When it comes to training hard, you need to have toughness.
You absolutely need the physical toughness to deal with the lactic acid that causes pain to build up in your muscles with every rep of a hard set.
But more importantly, you need the mental toughness to tell yourself that your last hard set of deep, bucket squats is doable and that you will be the one to do it.
When the inevitable physical fatigue and mental doubt creep into your training session, you will find out exactly how tough you are.
Many lifters and athletes today are as soft as the Stay Puft Marshmallow Man. The instant things get hard they run like the Roadrunner.
How Tough Are You?
When I performed and completed the Lunges of Death it was a pure exercise in mental and physical toughness.
Mentally I felt sharp and confident. But the first time I attempted the Lunges of Death my body (lower back) gave in to the extreme physical fatigue.
I had to focus my training on correcting the fact that my back was not tough enough to endure the challenge. The second time around I was physically tougher and more equipped to handle the severe fatigue.
The moral of the story is that even when you are dealing with supreme physical and mental fatigue, you have to at least try to find a way to succeed.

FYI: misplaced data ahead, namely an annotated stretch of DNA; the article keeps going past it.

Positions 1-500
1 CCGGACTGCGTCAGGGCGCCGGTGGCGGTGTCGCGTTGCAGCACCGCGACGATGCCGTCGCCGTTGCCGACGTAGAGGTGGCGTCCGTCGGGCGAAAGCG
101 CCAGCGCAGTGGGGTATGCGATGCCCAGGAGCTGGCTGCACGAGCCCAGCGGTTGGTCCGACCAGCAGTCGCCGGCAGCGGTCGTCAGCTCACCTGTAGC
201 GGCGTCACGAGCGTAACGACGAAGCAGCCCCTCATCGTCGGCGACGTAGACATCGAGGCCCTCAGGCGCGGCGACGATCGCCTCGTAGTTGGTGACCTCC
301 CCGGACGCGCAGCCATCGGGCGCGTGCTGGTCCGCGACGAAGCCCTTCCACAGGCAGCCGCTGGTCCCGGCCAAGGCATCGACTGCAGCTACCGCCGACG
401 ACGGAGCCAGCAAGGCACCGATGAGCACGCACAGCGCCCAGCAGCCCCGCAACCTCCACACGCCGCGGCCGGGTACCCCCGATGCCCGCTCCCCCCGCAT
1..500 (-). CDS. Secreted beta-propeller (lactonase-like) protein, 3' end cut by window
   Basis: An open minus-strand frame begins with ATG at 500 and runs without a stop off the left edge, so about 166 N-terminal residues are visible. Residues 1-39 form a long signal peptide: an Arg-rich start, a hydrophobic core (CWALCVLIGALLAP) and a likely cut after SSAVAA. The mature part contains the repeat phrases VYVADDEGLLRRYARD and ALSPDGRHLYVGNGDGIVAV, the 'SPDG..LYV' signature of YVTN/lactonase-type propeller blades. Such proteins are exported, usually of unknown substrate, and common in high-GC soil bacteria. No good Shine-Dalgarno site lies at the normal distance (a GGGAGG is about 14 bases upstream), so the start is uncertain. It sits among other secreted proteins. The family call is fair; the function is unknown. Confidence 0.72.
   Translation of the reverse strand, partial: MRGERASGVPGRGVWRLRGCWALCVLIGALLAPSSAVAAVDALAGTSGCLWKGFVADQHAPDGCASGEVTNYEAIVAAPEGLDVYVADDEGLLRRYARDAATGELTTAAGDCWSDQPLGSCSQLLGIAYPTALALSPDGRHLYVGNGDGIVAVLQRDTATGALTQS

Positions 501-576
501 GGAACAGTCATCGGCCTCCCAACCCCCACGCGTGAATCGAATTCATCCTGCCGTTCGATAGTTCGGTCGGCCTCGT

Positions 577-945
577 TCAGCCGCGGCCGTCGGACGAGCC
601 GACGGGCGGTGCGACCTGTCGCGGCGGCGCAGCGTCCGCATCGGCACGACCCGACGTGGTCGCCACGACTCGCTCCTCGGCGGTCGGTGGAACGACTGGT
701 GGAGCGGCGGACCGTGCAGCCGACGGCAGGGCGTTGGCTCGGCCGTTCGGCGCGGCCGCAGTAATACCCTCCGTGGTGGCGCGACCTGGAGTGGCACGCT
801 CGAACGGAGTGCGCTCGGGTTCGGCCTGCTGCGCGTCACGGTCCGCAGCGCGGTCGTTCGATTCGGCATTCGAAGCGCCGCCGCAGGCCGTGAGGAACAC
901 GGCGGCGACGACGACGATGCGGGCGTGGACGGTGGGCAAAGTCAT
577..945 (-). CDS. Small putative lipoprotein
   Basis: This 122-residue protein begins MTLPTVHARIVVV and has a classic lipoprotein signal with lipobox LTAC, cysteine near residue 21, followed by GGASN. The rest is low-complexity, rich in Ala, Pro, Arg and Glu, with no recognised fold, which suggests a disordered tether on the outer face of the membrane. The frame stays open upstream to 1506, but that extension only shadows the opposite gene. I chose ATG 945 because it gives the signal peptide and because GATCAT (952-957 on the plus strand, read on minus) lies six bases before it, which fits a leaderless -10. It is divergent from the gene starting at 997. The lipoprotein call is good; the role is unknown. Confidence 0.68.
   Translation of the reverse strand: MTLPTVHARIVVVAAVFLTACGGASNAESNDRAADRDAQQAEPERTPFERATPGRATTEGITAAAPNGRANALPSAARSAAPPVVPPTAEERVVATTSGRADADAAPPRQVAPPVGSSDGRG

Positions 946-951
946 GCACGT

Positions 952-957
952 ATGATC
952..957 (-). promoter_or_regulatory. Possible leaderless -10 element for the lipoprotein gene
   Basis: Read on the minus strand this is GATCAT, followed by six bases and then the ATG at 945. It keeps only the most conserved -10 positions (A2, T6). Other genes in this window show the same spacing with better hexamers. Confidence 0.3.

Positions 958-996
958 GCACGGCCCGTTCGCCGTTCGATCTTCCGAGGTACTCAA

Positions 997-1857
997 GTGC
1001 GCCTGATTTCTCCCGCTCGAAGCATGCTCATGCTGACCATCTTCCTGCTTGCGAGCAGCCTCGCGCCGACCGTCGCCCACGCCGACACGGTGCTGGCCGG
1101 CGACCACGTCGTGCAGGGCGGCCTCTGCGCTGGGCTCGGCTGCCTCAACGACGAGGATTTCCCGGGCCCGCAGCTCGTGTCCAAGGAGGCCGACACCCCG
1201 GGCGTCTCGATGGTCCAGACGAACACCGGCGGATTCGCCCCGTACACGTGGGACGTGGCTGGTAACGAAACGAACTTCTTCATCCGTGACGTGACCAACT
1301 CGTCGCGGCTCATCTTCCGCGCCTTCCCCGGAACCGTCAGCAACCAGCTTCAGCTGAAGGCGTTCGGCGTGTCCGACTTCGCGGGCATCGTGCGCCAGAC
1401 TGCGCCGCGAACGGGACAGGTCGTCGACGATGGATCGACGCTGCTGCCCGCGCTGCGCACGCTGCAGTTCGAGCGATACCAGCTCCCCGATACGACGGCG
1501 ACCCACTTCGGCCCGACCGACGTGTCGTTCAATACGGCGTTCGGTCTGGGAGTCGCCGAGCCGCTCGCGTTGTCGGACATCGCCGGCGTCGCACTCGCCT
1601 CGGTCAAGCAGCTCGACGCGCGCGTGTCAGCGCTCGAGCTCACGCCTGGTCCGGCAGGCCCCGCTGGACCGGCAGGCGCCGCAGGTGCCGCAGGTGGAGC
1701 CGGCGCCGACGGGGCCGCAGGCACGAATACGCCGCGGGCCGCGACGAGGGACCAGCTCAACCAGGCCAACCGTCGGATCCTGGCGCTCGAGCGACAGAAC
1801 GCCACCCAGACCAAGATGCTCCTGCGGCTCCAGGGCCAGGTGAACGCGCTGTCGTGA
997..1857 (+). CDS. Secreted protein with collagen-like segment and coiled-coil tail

You might not win the battle that day because we don’t win every battle in life or in the gym. But if you quit, you will never succeed.
Quitting Haunted Me For Years
I have seen so-called tough athletes be exposed at the first sign of fatigue and doubt.
I have witnessed so-called tough bodybuilders and lifters quit workouts halfway through the session.
And I have witnessed trainees cut sets short because it was becoming difficult.
This behavior is flat out pathetic.
Quitting or running from a challenge makes you a stone-cold coward with a yellow stripe down your back.
I know this personally because as a young man I was once a yellow coward who quit a workout.
Yours truly quit during a track workout in college and I never felt smaller in my athletic career. I was so disgusted with myself that a few days later I went back out to the hill and did the workout again.
It didn’t quell that sick feeling I had from quitting. I did the hill workout at West Chester University again a few years later.
It took being pre-fatigued from an earlier lifting workout and adding 8 extra reps to the already heinous hill sprint workout for me to finally bury that lousy feeling forever.
I learned a life-changing lesson through this process: it is better to try to complete a challenge and fail versus just quitting halfway through because it gets hard.
I would rather you try to do your last set even when you are badly fatigued, and you only get 7 out of the 10 reps you were supposed to do.The moral of the story is that even when you are dealing with supreme physical and mental fatigue you have to at least try to find a way to succeed. Click To Tweet
Size Doesn’t Equate To Toughness
Toughness doesn’t have a look, race, or gender.
Often the biggest and most muscular meatheads in the gym tend to be the ones who lack heart and will routinely run from real challenges.